Video by Busra Eriz ’17
Black History Month was launched at Bowdoin last week with a celebration, a poetry performance and an exhibition in Smith Union. A couple days later, students performed a series of short plays addressing Trayvon Martin’s death.
A number of other events will take place over the month, including a talk by Bowdoin’s MLK Jr. keynote lecturer, Rev. Dr. Emilie Townes, a pioneering scholar in womanist theology. She will speak at the Feb. 27 Common Hour.
At the Tuesday evening kick-off event, poet Esther Nunoo ’17 performed, and students checked out old Bowdoin Afro-American Society posters that had been framed for display in the Blue Gallery.
One of the event’s organizers, Symone Howard ’15, said she had found the posters in Russwurm last semester in a file cabinet. “Most of them are from the ’70s and ’80s and are quite fragile,” she said. They provide a unqiue glimpse into Bowdoin’s past.
“Facing Our Truth: 10-minute Plays About Trayvon, Race and Privilege”
By Aviva Mattingly ’15
After the deaths of Michael Brown and Eric Garner last year, Assistant Professor of Theater Abigail Killeen was one faculty member who wanted to help the Bowdoin community process recent events. “I, like many others, felt compelled to help make a space where people could talk and listen to each other,” Killeen told The Bowdoin Orient. She added, “I want to generate theater that can serve as an agent of change in a positive way.”
With help from students Ashley Bomboka ’16, Hilda Njanike ’17, James Jelin ’16, Amanda Perkins ’18 and Amanda Spiller ’17, Killeen directed the production of “Facing Our Truth,” a series of plays written in response to George Zimmerman’s acquittal in Trayvon Martin’s shooting. The short plays, written by six playwrights, were commissioned by the New Black Fest.
The plays were performed as a series, and they were staged in different locations on campus — Quinby House, Chase Barn and the Russwurm African American Center. The event was intentionally segmented so that students and faculty had the opportunity to silently reflect on each play as they walked between buildings.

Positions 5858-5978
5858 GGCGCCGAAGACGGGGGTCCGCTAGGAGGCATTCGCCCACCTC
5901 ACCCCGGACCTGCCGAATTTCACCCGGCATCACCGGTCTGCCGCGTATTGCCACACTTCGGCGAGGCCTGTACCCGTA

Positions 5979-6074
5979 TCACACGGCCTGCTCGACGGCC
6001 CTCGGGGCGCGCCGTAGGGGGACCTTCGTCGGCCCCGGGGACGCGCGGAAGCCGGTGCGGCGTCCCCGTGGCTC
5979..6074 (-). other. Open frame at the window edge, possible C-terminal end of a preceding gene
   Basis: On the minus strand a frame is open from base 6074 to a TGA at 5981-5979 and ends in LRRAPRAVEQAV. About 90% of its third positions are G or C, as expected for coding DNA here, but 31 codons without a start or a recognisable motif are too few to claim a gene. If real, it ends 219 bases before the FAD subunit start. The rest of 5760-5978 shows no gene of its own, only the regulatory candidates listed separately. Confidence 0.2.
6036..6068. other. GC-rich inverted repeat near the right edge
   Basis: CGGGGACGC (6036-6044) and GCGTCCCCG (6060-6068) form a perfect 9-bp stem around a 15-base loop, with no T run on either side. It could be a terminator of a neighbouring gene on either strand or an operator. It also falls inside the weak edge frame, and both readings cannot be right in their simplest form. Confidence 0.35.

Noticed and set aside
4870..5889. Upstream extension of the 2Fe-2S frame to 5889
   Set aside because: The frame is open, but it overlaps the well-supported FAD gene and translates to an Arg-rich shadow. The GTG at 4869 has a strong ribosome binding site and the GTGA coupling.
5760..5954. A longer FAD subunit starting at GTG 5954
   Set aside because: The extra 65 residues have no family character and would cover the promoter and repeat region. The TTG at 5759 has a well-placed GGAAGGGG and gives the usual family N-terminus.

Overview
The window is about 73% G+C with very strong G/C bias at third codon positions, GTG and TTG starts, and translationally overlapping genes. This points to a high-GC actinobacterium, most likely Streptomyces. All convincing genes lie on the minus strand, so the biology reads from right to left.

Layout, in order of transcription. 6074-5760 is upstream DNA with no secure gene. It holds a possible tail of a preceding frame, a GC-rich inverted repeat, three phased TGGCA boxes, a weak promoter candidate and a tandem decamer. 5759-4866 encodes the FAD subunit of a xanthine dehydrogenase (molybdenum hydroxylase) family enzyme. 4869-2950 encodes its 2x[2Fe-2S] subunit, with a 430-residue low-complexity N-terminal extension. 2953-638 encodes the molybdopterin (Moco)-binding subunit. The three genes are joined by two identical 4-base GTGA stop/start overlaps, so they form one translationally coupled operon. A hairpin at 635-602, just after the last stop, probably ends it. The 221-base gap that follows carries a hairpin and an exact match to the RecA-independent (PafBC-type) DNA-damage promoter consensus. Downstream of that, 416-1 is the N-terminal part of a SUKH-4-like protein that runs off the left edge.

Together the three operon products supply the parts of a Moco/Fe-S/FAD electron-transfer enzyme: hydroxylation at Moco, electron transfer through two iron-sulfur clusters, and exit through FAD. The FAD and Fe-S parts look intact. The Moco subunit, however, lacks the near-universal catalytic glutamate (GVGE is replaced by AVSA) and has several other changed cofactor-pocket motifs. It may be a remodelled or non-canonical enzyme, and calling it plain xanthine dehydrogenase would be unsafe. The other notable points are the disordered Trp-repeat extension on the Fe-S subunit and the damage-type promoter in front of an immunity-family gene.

Olivia Bean ’17, one of the 17 actors, said she was excited by the turnout for the event, and that she enjoyed seeing students actors who aren’t regulars in Bowdoin’s theater productions.
The event attracted not only a wide array of students, but also several faculty members. The performances culminated in a moderated discussion in Russwurm.
Warmed by hot chocolate and cookies, a circle of students used this time to participate in an open discussion with guidelines provided by Killeen, such as respecting others and suspending judgment.
Victoria Pitaktong ’17 said she wants people in the community to feel okay about having conflicting perspectives and to voice their thoughts without fear.
Kiki Nakamura-Koyana ’17, another of the performers, said she thought that uncomfortable dialogue can help catalyze transformation. “We need a situation that is uncomfortable enough to bring about change,” she observed.
The project was funded by The Bowdoin Student Government’s Good Ideas Fund. Performing in the plays were Olivia Bean ’17, Rickey Larke ’15, Claudia Villar-Leeman ’15, Michelle Kruk ’16, Preston Thomas ’17, Osa Omoregie ’18, Arhea Marshall ’15, Amanda Spiller ’17, Nick Funnell ’17, Hassaan Mirza ’17, Jae-Yeon Yoo ’18, Emiley Charley ’17, Winston Antoine ’16, Kiki Nakamura-Koyama ’17, Madeleine Livingston ’16, Lizzy Takyi ’17, and Marina Affo ’17. Associate Dean of Multicultural Student Programs Leana Amaez and Associate Professor of Education Doris Santoro assisted with the event.